I don’t know if I really kept it together. I think I was lucky, because the biggest opportunities for me to tilt were at the end of the 5+1 and the 3+1.
The same pattern repeated itself in the 3-minute session, with Maxime falling two points behind after an opening disaster in the third game of the session.
Here he grabbed the e5-pawn with 15…Nxe5?? only to run into 16.Nxe5! Qxe5 17.Ng5! and Black could resign. The game ended 17…Qf6 18.Bxh7+ Kh8 19.Qh5!
The rollercoaster continued, however, as MVL won the next two games in some style to level the scores. Then he could have taken the lead if not for playing a flawed brilliancy.
Black is winning in multiple ways, and even simply exchanging queens on e1 would have retained most of that advantage, but instead Maxime went for 34...Nxb3? 35.Qxb4 Nxa1 36.Qxa5 Rxd1+ 37.Re1 and, after some thought, simply exchanged off rooks with an advantage for White. The problem was probably that 37...Nc2 wasn't winning, as you might have thought at a glance!
Hikaru won that game and again was on the verge of reaching an almost unassailable 3-point lead before the end of the session, only to spoil a winning position and go on to lose.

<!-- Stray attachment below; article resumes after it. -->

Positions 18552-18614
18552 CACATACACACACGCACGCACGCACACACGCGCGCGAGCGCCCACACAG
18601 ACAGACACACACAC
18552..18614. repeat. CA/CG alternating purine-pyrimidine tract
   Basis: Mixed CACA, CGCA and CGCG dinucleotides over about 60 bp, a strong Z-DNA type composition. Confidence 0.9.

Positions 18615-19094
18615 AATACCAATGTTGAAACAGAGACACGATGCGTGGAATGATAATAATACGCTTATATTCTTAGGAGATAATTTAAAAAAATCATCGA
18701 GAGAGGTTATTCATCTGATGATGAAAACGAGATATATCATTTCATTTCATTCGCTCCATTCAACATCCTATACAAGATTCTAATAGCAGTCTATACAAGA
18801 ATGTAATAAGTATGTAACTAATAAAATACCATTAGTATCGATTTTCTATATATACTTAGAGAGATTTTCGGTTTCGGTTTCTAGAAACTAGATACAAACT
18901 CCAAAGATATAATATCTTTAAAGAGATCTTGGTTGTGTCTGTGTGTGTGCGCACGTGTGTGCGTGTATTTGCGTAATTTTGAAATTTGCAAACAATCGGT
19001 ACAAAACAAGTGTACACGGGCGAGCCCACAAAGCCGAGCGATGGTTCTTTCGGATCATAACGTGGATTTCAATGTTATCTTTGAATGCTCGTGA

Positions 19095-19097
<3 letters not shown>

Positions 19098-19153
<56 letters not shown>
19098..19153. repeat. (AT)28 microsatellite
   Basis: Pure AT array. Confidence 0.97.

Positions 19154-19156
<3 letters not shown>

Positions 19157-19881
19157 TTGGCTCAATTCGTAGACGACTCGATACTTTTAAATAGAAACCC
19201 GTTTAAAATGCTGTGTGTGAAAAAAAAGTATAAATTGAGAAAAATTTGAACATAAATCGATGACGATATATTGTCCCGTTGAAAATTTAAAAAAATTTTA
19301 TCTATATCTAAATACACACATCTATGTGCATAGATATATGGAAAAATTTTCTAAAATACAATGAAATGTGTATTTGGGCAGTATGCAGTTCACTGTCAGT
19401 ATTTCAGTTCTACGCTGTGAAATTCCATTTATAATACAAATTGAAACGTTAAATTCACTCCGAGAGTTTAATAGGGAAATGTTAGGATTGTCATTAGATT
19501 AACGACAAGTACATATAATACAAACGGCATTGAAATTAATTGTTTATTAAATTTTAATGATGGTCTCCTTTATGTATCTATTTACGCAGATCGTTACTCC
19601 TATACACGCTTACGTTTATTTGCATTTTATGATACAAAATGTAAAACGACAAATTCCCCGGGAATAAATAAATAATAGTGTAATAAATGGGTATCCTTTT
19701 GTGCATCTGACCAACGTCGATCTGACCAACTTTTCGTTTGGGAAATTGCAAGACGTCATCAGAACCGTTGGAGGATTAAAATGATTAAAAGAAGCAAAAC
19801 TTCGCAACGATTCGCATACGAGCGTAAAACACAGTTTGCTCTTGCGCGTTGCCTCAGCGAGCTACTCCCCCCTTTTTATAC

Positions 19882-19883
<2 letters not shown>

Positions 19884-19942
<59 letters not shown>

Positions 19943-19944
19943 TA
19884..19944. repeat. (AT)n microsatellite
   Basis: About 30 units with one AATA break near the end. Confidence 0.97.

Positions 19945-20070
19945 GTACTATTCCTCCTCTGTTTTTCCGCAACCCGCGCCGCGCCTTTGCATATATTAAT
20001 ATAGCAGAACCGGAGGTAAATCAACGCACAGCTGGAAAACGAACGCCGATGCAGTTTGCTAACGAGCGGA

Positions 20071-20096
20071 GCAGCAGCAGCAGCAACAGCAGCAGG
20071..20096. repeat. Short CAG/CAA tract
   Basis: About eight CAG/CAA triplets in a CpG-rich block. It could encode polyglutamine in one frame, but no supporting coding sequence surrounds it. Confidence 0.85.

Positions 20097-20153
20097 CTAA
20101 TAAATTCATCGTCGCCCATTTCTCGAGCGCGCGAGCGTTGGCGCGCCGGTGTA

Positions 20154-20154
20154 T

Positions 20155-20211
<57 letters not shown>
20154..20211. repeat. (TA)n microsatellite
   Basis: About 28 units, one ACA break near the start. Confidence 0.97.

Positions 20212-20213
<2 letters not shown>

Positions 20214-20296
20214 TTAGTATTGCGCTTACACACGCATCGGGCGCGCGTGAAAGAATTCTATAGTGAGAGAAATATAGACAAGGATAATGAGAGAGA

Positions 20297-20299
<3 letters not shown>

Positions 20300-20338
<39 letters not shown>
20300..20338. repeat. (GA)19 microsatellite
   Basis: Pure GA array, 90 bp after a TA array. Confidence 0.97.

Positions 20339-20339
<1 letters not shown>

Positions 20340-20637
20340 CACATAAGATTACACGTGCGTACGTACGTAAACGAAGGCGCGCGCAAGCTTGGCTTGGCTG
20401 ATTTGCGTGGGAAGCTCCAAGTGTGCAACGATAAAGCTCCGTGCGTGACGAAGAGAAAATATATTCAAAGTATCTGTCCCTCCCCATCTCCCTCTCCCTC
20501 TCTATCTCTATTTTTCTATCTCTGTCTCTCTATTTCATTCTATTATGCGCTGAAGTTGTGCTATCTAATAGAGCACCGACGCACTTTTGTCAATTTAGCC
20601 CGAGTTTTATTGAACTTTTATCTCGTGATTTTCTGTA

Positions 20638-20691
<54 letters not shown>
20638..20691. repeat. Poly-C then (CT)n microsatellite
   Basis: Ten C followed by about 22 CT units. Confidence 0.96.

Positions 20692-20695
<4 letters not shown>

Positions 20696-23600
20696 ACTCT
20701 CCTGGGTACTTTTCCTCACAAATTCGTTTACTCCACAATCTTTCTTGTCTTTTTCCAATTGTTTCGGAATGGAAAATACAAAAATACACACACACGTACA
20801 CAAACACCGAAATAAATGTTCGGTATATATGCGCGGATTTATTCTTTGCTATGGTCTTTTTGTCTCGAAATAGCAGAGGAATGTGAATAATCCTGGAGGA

Tania had been explaining early on that Nakamura was the GOAT in bullet chess, a phrase she checked Peter understood!
Even with just a 1-point lead it seemed as though Hikaru should be home and dry in the match, but as Maxime pointed out, he’s not so shabby in hyper-fast chess himself.
I know that I can play well in bullet. I’ve practised that when I was a bit younger, and I still do it occasionally, so I know I’m nowhere near Hikaru’s level in 1+0, but at least in 1+1 I can give it a fight.
Things couldn’t have started better for Maxime, who spotted the flaw in 21.Ne5?!
21…Qxe5 loses to 22.Nf5!, while 21…Bd6 also runs into Nf5 after first playing 22.Rxc8!. Maxime, however, needed only a couple of seconds to come up with the refutation 21…Rxc1!! 22.Rxc1 Bd6!! and Black went on to win. Hikaru had been impressed: